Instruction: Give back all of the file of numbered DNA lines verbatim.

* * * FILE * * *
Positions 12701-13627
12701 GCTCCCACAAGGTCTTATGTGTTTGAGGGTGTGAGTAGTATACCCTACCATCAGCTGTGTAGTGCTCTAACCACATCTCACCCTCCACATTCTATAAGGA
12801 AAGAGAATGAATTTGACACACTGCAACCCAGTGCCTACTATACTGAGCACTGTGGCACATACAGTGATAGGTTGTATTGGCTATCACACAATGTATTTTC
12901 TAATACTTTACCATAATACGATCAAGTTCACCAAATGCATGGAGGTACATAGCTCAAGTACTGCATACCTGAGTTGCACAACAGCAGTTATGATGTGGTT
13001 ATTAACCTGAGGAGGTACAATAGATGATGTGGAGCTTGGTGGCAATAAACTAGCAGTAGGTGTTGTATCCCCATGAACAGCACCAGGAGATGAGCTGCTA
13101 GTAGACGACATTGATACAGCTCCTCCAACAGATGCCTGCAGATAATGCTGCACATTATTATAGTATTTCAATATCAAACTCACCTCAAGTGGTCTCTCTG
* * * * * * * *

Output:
Positions 12701-13627
12701 GCTCCCACAAGGTCTTATGTGTTTGAGGGTGTGAGTAGTATACCCTACCATCAGCTGTGTAGTGCTCTAACCACATCTCACCCTCCACATTCTATAAGGA
12801 AAGAGAATGAATTTGACACACTGCAACCCAGTGCCTACTATACTGAGCACTGTGGCACATACAGTGATAGGTTGTATTGGCTATCACACAATGTATTTTC
12901 TAATACTTTACCATAATACGATCAAGTTCACCAAATGCATGGAGGTACATAGCTCAAGTACTGCATACCTGAGTTGCACAACAGCAGTTATGATGTGGTT
13001 ATTAACCTGAGGAGGTACAATAGATGATGTGGAGCTTGGTGGCAATAAACTAGCAGTAGGTGTTGTATCCCCATGAACAGCACCAGGAGATGAGCTGCTA
13101 GTAGACGACATTGATACAGCTCCTCCAACAGATGCCTGCAGATAATGCTGCACATTATTATAGTATTTCAATATCAAACTCACCTCAAGTGGTCTCTCTG